I have just left a comment on Patrick Sheridan’s In answer… on a number of questions of church music. I was brought up in the Anglican tradition at St Peter’s School and a number of parishes in York gravitating around the prestige of York Minster and the inimitable Dr Francis Jackson. Naturally, when I became a Roman Catholic in 1982, I sought to take as much as possible into the world of choirs singing on west galleries, not surpliced and in choir stalls. I took the trouble to learn as much as possible about Gregorian chant and a much different approach than in Anglican cathedral and parish worship.
Roman Catholicism suffered in general from the Reformation and the Counter-Reformation, the uniformity movement in liturgy, music, doctrine, pastoral methods, spirituality and everything. What followed Vatican II was an effort to put persons and humanity back into the machine, but it was an equal, opposite and excessive reaction.
People can get awfully pedantic about Gregorian chant and it can all become such a bore! Indeed, I took a long time off Gregorian chant, apart from singing some offices and parts of the Mass on certain days. To a purist, singing in English with Gregorian chant must seem quite unauthentic, but I appreciate it. Some very fine editions were produced in England at the back end of the nineteenth century and the beginning of the twentieth. Many Anglican religious communities trying to revive Sarum liturgical standards at least to some extent produced fine graduals and antiphoners with English texts. Some of us use them to this day.
In reality, Gregorian chant is an important part of western musical tradition, based as it is on eight modes, and not only two (minor and major) as in “modern” music. Bach often played with modes and wrote the famous Dorian fugue.
Many composers were deeply inspired by Gregorian chant, especially in twentieth-century France. I cite Marcel Dupré and Maurice Duruflé as examples among many French organists and composers.
What I wanted to instil in my fellow seminarians at Gricigliano was not to get bogged down in a “method”, but rather to sing the text and the notes accurately, but with humanity and heart. Gregorian chant often became dry and boring like scholastic theology because it was made “mechanical”, dreary, deprived of harmony or any accompaniment. This is only a part of the drama of western Catholicism since the late sixteenth century.
This is my comment that Patrick has published:
You have some good reflections on church music, something in which I have some experience. It all started at the Council of Trent when there was a movement to abolish all music other than Gregorian chant. Palestrina saved the day with the Missa Papa Marcelli.
I was in charge of music at seminary and I made it a matter of pride not to follow the Ward Method for teaching Gregorian chant. My resistance was answered by Fathers Wach and Mora bringing in the “Vamps”, two elderly ladies from France who used the strict Solesmes-Ward method. Instead of hearty chant, it was all “mi-mi-mi”, or “bouilli de chats”, a mish-mash of simpered and insipid singing. I was soon farmed out to a “parish” in Marseille and my organ loft with the old 18th century Tronci organ went to another seminarian who was more compliant with the new directives.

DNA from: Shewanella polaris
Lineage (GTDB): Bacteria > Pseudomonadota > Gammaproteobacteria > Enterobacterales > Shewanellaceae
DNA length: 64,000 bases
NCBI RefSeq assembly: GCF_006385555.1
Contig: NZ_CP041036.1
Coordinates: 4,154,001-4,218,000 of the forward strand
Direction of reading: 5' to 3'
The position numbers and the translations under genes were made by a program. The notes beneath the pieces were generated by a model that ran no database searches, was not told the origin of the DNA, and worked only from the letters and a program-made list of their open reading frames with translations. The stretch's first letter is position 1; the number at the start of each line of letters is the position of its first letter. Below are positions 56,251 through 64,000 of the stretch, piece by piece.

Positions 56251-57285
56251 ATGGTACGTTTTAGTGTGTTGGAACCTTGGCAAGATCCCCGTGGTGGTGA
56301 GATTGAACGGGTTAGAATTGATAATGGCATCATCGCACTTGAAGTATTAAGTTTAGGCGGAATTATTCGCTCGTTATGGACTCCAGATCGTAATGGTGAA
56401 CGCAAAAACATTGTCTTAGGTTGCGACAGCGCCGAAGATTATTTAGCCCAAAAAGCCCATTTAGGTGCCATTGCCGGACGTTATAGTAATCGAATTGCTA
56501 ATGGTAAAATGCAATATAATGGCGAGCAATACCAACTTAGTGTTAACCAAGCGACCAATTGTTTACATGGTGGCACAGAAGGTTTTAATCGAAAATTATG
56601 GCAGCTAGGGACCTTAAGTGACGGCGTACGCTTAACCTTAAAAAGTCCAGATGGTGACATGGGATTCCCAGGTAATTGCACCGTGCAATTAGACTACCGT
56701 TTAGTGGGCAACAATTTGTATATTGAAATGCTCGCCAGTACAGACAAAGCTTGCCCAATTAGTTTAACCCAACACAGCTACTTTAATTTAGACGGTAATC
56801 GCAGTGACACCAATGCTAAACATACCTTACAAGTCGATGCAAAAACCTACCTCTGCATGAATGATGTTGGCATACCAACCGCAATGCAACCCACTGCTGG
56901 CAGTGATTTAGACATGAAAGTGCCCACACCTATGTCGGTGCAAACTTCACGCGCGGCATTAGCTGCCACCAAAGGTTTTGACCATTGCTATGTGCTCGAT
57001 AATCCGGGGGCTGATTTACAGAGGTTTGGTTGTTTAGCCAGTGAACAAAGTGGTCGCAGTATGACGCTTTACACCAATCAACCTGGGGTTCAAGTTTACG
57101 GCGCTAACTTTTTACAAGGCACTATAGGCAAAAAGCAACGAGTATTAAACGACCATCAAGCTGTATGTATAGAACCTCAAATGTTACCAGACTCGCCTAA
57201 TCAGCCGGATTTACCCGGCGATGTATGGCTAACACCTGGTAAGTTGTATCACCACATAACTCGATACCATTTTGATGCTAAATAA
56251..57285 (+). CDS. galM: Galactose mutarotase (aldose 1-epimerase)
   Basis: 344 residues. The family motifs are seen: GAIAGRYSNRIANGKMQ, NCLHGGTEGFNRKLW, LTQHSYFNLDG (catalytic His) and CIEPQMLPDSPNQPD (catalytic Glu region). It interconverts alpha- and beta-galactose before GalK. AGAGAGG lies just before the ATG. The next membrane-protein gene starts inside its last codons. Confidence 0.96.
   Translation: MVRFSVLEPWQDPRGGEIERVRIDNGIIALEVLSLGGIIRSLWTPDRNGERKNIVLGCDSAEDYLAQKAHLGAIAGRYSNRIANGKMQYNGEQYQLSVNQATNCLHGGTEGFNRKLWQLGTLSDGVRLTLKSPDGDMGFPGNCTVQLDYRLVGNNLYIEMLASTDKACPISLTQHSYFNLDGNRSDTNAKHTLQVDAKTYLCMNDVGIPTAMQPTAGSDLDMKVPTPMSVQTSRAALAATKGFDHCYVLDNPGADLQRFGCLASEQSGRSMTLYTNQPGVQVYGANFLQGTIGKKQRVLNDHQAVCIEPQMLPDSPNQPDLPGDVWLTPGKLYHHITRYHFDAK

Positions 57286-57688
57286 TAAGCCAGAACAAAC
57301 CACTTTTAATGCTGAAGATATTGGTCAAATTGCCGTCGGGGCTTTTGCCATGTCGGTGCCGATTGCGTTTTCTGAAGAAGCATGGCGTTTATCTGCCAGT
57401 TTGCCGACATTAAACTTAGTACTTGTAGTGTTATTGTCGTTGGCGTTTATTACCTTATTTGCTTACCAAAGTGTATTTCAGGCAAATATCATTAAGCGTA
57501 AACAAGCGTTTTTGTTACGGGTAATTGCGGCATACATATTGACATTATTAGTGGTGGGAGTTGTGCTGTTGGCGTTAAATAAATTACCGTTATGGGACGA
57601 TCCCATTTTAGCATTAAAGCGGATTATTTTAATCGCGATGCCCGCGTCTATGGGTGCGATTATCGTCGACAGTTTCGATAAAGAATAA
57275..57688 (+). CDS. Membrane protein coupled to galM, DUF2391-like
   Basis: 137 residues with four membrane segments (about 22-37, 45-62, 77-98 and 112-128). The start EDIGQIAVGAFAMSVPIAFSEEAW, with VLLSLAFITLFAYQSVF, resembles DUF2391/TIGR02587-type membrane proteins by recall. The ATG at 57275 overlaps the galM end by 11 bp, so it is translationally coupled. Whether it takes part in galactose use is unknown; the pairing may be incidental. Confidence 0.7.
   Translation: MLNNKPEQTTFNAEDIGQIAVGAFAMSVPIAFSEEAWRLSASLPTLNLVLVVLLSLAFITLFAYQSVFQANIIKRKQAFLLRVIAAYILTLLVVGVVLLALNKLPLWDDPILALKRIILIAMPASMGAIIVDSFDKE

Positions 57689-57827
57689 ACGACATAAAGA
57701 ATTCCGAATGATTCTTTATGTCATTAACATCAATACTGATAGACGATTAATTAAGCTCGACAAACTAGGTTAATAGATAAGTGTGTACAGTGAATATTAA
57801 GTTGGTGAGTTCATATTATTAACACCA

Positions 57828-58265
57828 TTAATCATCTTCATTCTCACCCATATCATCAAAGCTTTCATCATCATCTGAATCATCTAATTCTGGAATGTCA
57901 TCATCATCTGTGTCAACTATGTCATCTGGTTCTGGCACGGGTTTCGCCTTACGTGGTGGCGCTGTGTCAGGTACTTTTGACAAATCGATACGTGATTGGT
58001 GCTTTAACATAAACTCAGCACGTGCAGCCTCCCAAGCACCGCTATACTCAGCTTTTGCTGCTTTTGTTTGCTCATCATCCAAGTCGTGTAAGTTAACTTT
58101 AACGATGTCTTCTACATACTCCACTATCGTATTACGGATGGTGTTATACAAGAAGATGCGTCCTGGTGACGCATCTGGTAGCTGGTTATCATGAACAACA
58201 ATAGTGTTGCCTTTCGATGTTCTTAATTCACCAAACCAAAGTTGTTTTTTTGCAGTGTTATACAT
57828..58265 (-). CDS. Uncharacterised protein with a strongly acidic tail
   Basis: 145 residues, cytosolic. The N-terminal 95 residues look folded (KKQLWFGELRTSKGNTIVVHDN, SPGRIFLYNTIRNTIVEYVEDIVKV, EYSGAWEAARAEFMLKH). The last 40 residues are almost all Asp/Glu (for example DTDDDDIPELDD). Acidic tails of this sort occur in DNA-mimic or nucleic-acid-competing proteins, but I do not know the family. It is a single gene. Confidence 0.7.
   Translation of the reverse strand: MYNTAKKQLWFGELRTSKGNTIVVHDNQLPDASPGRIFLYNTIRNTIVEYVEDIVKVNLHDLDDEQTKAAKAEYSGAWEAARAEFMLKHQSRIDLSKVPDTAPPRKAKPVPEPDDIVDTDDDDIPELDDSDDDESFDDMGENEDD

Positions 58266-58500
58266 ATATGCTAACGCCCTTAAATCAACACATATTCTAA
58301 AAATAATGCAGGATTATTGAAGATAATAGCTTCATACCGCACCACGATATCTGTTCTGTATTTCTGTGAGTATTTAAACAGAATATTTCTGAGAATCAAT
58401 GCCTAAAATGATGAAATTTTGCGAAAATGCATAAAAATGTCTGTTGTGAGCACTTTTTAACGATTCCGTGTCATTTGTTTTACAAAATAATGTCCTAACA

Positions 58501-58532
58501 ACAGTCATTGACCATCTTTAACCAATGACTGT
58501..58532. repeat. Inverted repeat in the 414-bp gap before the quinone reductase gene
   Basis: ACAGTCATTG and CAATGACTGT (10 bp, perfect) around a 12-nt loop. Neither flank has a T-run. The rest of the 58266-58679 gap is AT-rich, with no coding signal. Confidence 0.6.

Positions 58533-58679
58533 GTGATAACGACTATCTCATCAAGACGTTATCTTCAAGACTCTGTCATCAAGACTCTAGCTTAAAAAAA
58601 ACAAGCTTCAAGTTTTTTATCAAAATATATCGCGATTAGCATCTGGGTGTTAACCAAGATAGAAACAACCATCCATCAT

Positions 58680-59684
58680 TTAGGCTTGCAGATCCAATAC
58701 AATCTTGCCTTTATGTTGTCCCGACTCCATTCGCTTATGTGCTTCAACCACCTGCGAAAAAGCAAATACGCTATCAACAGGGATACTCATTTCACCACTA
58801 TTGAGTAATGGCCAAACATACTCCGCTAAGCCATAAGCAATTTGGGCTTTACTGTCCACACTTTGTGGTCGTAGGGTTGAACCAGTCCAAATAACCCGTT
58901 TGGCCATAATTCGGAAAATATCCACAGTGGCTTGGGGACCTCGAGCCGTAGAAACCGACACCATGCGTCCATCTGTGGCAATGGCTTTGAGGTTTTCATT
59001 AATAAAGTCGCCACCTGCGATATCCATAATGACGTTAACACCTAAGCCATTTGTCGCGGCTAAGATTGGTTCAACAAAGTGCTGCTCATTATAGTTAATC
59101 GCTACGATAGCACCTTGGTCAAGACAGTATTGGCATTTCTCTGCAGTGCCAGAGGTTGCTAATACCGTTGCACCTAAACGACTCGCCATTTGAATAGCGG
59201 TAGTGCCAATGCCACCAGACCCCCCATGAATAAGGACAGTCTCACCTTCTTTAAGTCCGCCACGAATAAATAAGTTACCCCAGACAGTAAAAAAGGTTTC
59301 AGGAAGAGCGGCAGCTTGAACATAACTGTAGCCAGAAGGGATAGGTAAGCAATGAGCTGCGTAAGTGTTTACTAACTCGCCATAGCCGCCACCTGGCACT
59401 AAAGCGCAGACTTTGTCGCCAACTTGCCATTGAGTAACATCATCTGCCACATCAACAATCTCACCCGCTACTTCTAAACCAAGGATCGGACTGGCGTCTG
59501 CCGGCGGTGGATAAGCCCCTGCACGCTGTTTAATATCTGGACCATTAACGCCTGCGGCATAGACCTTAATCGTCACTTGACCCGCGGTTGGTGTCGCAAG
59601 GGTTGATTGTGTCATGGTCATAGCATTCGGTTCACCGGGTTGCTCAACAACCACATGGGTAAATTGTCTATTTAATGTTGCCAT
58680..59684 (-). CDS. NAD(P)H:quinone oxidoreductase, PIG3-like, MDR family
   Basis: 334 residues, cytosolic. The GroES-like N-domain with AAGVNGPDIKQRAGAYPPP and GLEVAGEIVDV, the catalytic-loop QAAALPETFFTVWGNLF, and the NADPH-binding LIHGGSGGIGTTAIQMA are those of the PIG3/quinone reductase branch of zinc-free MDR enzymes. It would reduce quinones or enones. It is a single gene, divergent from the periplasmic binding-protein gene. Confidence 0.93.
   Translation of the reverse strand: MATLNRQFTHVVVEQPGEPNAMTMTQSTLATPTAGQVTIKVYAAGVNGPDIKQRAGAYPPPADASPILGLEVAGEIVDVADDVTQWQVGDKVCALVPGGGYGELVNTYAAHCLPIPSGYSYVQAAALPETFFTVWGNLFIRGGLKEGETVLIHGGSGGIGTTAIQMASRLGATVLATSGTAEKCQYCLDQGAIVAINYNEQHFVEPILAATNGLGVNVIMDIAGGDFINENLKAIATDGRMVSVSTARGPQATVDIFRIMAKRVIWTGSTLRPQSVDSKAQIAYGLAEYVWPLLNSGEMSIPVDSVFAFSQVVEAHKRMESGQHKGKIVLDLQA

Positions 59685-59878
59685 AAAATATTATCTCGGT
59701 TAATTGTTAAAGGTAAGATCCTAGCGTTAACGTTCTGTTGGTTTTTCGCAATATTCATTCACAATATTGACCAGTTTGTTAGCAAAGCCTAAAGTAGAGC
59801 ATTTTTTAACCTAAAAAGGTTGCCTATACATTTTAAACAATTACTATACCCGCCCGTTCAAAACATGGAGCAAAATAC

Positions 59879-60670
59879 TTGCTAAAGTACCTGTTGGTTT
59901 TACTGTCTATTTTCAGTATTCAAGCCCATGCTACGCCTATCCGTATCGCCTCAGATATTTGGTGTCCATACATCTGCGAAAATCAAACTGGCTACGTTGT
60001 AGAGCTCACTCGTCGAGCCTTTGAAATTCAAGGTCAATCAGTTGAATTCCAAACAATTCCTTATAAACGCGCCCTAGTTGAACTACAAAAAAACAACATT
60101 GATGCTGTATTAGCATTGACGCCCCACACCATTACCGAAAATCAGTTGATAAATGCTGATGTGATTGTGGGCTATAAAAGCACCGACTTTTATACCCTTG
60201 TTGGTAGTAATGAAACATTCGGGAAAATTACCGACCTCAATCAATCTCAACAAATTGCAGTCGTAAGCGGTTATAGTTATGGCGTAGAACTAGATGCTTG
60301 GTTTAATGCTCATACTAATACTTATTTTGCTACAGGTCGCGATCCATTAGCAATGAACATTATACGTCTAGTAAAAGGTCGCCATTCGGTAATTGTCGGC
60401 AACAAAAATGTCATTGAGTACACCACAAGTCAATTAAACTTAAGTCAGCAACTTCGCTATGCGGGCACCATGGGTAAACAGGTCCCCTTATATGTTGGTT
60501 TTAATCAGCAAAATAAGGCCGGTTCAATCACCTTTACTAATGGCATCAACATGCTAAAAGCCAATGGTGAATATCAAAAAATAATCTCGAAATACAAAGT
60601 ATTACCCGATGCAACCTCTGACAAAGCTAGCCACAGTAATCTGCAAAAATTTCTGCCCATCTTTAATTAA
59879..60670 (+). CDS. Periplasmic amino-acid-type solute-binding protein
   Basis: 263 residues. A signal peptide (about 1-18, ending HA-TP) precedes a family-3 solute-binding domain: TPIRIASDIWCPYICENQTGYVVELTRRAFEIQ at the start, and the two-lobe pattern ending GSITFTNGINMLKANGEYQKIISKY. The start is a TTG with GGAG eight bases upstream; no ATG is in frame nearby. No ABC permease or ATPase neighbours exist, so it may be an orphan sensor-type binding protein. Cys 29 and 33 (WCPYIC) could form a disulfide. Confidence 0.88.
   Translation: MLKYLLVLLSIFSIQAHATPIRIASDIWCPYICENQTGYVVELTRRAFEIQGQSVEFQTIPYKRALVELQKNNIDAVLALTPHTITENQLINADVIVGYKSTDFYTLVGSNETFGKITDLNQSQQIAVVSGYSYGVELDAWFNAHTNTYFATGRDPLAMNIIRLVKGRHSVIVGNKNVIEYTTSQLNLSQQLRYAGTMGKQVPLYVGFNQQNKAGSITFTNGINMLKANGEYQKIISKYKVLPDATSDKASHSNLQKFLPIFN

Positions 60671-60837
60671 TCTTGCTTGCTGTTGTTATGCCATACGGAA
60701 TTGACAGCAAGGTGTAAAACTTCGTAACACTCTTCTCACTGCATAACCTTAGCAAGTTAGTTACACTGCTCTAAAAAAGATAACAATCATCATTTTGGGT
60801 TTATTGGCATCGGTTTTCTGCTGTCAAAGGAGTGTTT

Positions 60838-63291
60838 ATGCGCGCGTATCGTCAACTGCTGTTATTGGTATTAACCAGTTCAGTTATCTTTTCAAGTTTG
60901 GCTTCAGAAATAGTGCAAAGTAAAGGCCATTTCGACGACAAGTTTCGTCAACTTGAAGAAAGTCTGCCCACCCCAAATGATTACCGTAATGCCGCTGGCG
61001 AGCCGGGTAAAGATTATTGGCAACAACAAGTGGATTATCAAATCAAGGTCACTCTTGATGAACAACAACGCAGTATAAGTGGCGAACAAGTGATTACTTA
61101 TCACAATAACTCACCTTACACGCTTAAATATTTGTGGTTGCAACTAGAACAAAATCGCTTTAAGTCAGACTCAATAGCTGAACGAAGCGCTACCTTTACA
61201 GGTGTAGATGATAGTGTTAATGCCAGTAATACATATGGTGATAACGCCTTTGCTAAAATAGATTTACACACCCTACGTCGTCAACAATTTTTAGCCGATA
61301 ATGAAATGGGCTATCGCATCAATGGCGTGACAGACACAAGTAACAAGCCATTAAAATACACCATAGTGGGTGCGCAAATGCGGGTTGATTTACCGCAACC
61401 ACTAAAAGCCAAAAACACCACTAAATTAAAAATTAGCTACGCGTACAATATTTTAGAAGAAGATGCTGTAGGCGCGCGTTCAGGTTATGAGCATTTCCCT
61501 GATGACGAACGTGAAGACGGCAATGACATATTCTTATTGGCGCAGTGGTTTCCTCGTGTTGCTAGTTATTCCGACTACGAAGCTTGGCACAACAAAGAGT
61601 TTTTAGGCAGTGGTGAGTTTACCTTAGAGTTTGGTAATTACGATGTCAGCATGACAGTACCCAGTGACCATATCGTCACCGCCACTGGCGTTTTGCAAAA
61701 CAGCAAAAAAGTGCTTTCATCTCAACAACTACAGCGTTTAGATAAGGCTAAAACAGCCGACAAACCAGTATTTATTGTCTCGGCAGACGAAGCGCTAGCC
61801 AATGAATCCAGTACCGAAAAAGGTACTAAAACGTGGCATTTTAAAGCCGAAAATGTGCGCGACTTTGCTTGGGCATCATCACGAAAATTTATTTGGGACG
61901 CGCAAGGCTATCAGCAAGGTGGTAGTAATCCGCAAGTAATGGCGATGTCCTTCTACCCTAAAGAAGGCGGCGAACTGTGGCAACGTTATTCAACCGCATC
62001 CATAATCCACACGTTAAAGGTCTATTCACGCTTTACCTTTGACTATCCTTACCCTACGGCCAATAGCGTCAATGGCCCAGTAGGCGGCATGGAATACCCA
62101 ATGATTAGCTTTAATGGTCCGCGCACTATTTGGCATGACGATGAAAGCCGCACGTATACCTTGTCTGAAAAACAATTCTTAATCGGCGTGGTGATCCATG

The only positive thing with the Solesmes movement was the restoration of mediaeval notation and its system of neumes as opposed to the nasty style of notation that was introduced in the 18th and 19th centuries. That was something positive which Dr Renwick has used for his editions of the Sarum gradual and antiphonary. The notions of binary and ternary rhythm introduced by Solesmes (Dom Gajard) were quite artificial as are signs like the episema for slowing down in places. I think more priority should be given to the natural rhythm of the text.
I have had a lot of sympathy for Perosi and I have recordings of most of his oratorios. Puccini held Perosi in high esteem, despite Perosi being accused of plagiarising Puccini. When I come to his church music, much of it is quite nice, but I am an Anglican, and see that he didn’t have a patch on Stanford or Parry among the many other English cathedral organists of the Victorian era. When I installed an organ at the Abbey of Triors in France, I played for high Mass and played Howells Saraband for the Morning of Easter. It was much too flamboyant and Anglican. Those men are used to Nicolas de Grigny and Couperin! I learned many things from that experience.
Many gregorianists disapprove of organ accompaniment of Gregorian chant. I disagree. Harmony gives warmth to the melody as a good sauce prevents meat from being too dry to eat. I always use a soft 8 ft stop and keep the harmony very simple: tonic, dominant, subdominant and relative minor. That also helps to prevent the whole piece sliding down as happens with people singing without good breath and support.
All that seems moot in most places as music is once again based on secular standards and bad taste. You have done well to bring up the subject.